One of my greatest joys as a blogger is discovering underappreciated Horror gems, films I can feel proud rallying behind and getting other aficionados excited about. So as I write today’s review, I am a happy man.
Perfect Creature, an epic Horror from New Zealand, that takes place in a dark and atmospheric alternate universe where immortals with fangs drink the blood of humans. Yet this is a world where the word “Vampire” does not exist. In the universe of Perfect Creature, a “Brotherhood” of super-humans guides and protects a society that literally worships them by “donating” blood as a sacramental act. These monastic aristocrats would never kill, but they do require this blood for sustenance. In a subversion of the standard parasitic dynamic between vampires and humans, Perfect Creature offers us a co-existence based on respect and symbiosis. Writer/director Glenn Standring has created an absolutely singular innovation in the somewhat tired Vampire subgenre (essentially desecrated by the Twilight Franchise).
Check out my review after the jump.
Official Synopsis: Three centuries ago, human genetic experimentation gave rise to an advanced species known as the Brotherhood. These superior beings lived in harmony with mankind, protecting them from disease while relying on them for sustenance. But now, the fragile balance between man and vampires is threatened when Brother Silus (Douglary Scott) learns that one of his kind has unleashed a deadly virus that is killing off humans… and wiping out any chance for a peaceful coexistence.
I was serious when I called Perfect Creature “epic”; what else can you say about a movie that exists in it’s own unique universe? Just as Star Wars takes place “A long time ago, in a galaxy far, far away,” Standring’s saga unfolds “In a world not unlike our own”. While it’s not completely devoid of light, it is a dark world nonetheless. Imagine dystopian aspects of the Industrial Revolution, the Cold War following World War II, and 1880’s Whitechapel. It’s a world of steam and alchemy, wrought iron and vacuum tubes, cables and pressure gages, slums and cathedrals. The polluted skyline is patrolled by metallic blimps that scan the streets below with fierce spotlights. Add to this creative mix all the noir of a hard-boiled detective caper set in the 1950’s and the science-fiction sensibilities of Philip K. Dick.
Thematically, Perfect Creature delves into the issue of genetic engineering, illustrating its fantastic potentials–and potentially catastrophic consequences. On the one hand, we’re told that it was this kind of scientific experimentation that lead to the creation of the Brotherhood and all of their godlike gifts (namely the ability to heal sickness and disease), however, it was further unscrupulous explorations that lead to “all the bad things” in this world: Plagues like Influenza. It’s a society where vaccines are used as a means of suppression and control, fetching fortunes on the black market.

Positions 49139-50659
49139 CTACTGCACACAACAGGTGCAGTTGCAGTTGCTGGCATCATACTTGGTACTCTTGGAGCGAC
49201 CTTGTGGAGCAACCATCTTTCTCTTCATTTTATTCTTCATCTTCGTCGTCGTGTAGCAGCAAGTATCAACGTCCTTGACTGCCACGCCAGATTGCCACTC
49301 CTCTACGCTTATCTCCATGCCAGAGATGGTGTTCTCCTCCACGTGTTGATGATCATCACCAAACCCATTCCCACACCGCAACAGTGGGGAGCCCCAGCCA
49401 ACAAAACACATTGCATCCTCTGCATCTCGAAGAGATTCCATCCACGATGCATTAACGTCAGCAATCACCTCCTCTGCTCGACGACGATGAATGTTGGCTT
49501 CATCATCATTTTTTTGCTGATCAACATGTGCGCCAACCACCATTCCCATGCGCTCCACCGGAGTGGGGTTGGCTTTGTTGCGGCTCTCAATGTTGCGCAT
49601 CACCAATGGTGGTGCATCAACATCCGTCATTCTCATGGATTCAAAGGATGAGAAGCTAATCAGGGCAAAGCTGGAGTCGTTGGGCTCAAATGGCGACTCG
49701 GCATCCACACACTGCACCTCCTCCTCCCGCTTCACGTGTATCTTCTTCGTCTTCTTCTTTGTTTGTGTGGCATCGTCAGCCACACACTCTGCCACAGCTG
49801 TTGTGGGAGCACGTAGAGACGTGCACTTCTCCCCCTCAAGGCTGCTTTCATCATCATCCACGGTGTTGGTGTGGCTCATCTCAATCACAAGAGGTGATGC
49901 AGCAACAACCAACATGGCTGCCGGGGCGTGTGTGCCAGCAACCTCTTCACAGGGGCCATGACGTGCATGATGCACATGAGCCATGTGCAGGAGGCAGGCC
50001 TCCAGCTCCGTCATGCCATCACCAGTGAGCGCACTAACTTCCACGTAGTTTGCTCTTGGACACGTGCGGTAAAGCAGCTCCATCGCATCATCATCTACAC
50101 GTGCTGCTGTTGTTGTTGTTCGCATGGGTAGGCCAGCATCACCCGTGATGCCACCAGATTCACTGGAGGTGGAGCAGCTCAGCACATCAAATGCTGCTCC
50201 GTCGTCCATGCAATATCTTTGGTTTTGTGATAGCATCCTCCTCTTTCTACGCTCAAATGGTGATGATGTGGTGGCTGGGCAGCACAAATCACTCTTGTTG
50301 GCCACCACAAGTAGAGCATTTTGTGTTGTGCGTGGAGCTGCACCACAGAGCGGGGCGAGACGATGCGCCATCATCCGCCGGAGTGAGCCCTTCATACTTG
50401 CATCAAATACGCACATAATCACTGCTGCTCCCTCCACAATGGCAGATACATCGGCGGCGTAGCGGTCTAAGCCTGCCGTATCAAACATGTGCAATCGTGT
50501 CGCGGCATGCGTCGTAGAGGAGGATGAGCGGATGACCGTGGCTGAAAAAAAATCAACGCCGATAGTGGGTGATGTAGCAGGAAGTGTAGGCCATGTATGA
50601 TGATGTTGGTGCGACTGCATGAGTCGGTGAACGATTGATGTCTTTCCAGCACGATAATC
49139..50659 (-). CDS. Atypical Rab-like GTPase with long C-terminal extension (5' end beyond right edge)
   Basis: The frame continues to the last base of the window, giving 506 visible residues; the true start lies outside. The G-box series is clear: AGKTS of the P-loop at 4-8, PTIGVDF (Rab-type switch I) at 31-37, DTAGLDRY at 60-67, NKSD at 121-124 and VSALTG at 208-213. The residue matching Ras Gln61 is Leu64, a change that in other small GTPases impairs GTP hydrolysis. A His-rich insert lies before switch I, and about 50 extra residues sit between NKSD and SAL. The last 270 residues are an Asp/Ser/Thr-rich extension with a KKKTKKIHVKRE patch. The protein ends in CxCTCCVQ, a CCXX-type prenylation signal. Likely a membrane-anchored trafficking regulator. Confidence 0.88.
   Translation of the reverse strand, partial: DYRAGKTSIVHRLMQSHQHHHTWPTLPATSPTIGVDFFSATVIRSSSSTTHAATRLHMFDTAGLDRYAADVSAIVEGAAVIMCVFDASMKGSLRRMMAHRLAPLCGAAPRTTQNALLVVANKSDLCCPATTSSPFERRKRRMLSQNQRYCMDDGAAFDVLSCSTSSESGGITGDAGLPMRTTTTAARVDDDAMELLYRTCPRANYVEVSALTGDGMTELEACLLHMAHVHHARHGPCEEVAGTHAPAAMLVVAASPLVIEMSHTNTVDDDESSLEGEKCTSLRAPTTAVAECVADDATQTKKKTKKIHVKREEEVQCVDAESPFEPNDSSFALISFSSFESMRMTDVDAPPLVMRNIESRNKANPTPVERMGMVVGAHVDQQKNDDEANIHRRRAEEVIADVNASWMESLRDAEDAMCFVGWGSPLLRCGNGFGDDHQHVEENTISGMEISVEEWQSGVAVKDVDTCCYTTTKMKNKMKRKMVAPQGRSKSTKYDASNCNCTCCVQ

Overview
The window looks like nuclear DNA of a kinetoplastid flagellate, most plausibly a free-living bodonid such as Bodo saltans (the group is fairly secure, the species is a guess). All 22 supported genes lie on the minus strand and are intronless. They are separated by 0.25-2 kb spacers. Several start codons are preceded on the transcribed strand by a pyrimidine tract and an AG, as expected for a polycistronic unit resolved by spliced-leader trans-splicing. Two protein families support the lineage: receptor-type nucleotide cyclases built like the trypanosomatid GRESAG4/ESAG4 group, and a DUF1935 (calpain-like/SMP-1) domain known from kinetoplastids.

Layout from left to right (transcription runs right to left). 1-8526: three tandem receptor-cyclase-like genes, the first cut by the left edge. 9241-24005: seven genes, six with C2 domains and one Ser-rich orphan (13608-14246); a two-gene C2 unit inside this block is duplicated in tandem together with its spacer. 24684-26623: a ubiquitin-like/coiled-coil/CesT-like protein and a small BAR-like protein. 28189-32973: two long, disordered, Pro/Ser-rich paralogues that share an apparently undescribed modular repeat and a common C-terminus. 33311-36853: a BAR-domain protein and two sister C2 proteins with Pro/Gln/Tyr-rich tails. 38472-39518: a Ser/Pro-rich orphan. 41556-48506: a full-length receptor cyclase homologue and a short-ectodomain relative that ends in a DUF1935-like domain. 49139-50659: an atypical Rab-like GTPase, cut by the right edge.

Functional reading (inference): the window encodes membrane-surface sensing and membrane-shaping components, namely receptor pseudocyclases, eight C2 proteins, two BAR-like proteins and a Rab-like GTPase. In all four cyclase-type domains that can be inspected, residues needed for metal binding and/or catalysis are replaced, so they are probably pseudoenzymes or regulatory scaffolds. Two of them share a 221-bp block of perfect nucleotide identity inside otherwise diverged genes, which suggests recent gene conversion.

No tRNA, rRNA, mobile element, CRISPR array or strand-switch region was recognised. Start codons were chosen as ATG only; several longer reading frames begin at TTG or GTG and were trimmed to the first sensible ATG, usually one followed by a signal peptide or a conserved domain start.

These plot elements are a direct reflection of distinctly 21st Century anxieties regarding vaccination and pharmaceutical manipulations, where drugs are both essential and suspect, where homeopathic cures offer hope to those who feel abandoned by western medicine. Not to mention the ever-present fear of biological warfare. It’s “Better living through Chemistry” run amuck.
While there was clearly a potential for Standring to use this story as an exploration of race and class inequalities, like the ghettoization of the poor, “separate but equal” segregation, and man’s inherent “prejudice and paranoia”, Perfect Creature never ventures deep into this territory. Instead, it focuses on the human drama in the cop-story at the film’s core. Similarly, Standring takes time to delve into Silus’s relationship with humanity: His responsibilities to it as well as his need to reconcile the humanity within himself. As a Brother, his purpose is focused and profound, but doesn’t allow for love or even friendship. The more Silus engages with humanity, the more he questions the Brotherhood’s secrecy and hypocrisy.
Perfect Creature also focuses on a sibling rivalry as fierce as the original battle between Cain and Abel.
In an Act 3 twist, Perfect Creatures becomes a virus Horror with quarantine scenario similar to 28 Days/Weeks Later in several ways: The oozing herpes-esque sore and deeply bloodshot eyes, the means of transmission followed by a quick transformation into a rabid fiend, as well as the government’s response to the crisis. This sets the stage for an all out war of a climax that leave the door wide open for a sequel.
While the pacing is a bit uneven, Perfect Creature is a spectacular film and a visual feast, most successful for the amazing alternate-reality it creates. It’s reminiscent of the best qualities of films that straddle border of Horror and Fantasy, similar in tone and presentation to movies like: Dark World, The Crow, Constantine, Legion, Priest, and even The Matrix. Please forgive the hideous DVD cover-art that make it looks like a crappy Blade knock-off.
Perfect Creature is, in my opinion, one of the best films to come out of New Zealand EVER, in terms of Horror/fantasy, second only to The Lord of the Rings Trilogy and the Hobbit films, and way better than The Frighteners. Why more people haven’t heard of this one is a mystery to me, but if there is any justice, Perfect Creature will one day achieve the Cult status it truly deserves.
3.5 out of 5 Skull Heads.
|Directed by||Glenn Standring|
|Produced by||Tim Sanders|
|Written by||Glenn Standring|
|Starring||Dougray Scott Saffron Burrows Leo Gregory|
|Music by||Anne Dudley|
|Editing by||Chris Blunden|
|Distributed by||United States: 20th Century Fox Australia: Magna Pacific|